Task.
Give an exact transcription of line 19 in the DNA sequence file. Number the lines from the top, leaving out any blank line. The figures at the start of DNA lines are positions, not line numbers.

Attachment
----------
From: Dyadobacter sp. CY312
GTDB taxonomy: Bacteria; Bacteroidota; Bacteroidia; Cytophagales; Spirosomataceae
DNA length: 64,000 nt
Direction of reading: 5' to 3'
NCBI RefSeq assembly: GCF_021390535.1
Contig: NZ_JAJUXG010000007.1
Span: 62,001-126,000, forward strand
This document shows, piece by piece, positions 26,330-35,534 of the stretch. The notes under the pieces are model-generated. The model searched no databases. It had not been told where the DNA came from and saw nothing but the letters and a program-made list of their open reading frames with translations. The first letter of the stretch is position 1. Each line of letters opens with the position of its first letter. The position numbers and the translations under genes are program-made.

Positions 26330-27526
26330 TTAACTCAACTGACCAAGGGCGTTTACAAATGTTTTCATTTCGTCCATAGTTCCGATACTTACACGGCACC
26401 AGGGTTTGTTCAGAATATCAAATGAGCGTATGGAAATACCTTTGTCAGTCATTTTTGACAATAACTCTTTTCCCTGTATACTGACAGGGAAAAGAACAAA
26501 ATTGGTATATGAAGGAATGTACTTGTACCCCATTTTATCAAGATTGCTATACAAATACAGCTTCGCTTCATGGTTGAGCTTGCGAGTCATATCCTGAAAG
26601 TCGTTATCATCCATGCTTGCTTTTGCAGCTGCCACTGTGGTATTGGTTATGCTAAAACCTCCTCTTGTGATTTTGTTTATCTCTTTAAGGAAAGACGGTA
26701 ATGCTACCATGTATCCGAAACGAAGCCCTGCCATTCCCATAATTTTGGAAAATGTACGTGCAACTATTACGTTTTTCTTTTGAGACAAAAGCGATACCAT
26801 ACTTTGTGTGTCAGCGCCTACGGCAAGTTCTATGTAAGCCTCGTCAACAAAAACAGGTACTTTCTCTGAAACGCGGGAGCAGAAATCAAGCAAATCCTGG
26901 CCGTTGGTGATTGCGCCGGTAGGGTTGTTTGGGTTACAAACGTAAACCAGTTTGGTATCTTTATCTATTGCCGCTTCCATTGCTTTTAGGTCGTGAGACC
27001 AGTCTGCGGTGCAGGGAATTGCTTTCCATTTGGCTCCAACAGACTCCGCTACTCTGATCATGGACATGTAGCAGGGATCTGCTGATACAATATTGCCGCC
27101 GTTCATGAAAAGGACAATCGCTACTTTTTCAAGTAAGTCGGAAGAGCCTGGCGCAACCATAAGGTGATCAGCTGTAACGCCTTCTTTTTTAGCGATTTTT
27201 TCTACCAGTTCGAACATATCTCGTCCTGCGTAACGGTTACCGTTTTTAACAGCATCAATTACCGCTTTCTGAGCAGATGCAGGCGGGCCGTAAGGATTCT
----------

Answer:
27201 TCTACCAGTTCGAACATATCTCGTCCTGCGTAACGGTTACCGTTTTTAACAGCATCAATTACCGCTTTCTGAGCAGATGCAGGCGGGCCGTAAGGATTCT